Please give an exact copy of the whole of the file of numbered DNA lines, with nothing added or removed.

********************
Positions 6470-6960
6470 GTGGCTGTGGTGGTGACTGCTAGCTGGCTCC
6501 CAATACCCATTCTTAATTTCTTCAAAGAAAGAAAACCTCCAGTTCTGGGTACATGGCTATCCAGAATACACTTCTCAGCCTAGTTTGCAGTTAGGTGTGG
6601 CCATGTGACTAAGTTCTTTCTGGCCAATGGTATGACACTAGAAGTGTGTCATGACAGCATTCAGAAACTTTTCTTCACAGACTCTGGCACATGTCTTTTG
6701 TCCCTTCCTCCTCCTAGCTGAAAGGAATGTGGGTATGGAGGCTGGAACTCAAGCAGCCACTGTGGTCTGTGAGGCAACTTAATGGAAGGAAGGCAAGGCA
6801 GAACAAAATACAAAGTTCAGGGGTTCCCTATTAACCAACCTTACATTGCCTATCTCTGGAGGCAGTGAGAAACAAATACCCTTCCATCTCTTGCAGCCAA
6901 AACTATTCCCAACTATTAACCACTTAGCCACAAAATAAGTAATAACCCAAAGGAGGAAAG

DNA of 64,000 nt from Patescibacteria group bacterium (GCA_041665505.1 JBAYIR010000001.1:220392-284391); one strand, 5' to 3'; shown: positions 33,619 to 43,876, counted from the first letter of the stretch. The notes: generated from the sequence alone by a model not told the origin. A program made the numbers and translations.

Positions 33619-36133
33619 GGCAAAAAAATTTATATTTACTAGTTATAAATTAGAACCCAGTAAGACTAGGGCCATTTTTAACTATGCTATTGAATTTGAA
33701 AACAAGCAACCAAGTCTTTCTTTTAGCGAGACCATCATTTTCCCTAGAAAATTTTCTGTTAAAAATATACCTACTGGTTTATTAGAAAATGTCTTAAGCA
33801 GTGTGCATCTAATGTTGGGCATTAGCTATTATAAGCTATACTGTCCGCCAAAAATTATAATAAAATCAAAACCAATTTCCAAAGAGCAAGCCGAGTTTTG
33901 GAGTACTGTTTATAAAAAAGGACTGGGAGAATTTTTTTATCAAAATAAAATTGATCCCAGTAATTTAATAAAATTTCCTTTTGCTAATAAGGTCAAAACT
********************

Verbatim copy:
Positions 6470-6960
6470 GTGGCTGTGGTGGTGACTGCTAGCTGGCTCC
6501 CAATACCCATTCTTAATTTCTTCAAAGAAAGAAAACCTCCAGTTCTGGGTACATGGCTATCCAGAATACACTTCTCAGCCTAGTTTGCAGTTAGGTGTGG
6601 CCATGTGACTAAGTTCTTTCTGGCCAATGGTATGACACTAGAAGTGTGTCATGACAGCATTCAGAAACTTTTCTTCACAGACTCTGGCACATGTCTTTTG
6701 TCCCTTCCTCCTCCTAGCTGAAAGGAATGTGGGTATGGAGGCTGGAACTCAAGCAGCCACTGTGGTCTGTGAGGCAACTTAATGGAAGGAAGGCAAGGCA
6801 GAACAAAATACAAAGTTCAGGGGTTCCCTATTAACCAACCTTACATTGCCTATCTCTGGAGGCAGTGAGAAACAAATACCCTTCCATCTCTTGCAGCCAA
6901 AACTATTCCCAACTATTAACCACTTAGCCACAAAATAAGTAATAACCCAAAGGAGGAAAG

DNA of 64,000 nt from Patescibacteria group bacterium (GCA_041665505.1 JBAYIR010000001.1:220392-284391); one strand, 5' to 3'; shown: positions 33,619 to 43,876, counted from the first letter of the stretch. The notes: generated from the sequence alone by a model not told the origin. A program made the numbers and translations.

Positions 33619-36133
33619 GGCAAAAAAATTTATATTTACTAGTTATAAATTAGAACCCAGTAAGACTAGGGCCATTTTTAACTATGCTATTGAATTTGAA
33701 AACAAGCAACCAAGTCTTTCTTTTAGCGAGACCATCATTTTCCCTAGAAAATTTTCTGTTAAAAATATACCTACTGGTTTATTAGAAAATGTCTTAAGCA
33801 GTGTGCATCTAATGTTGGGCATTAGCTATTATAAGCTATACTGTCCGCCAAAAATTATAATAAAATCAAAACCAATTTCCAAAGAGCAAGCCGAGTTTTG
33901 GAGTACTGTTTATAAAAAAGGACTGGGAGAATTTTTTTATCAAAATAAAATTGATCCCAGTAATTTAATAAAATTTCCTTTTGCTAATAAGGTCAAAACT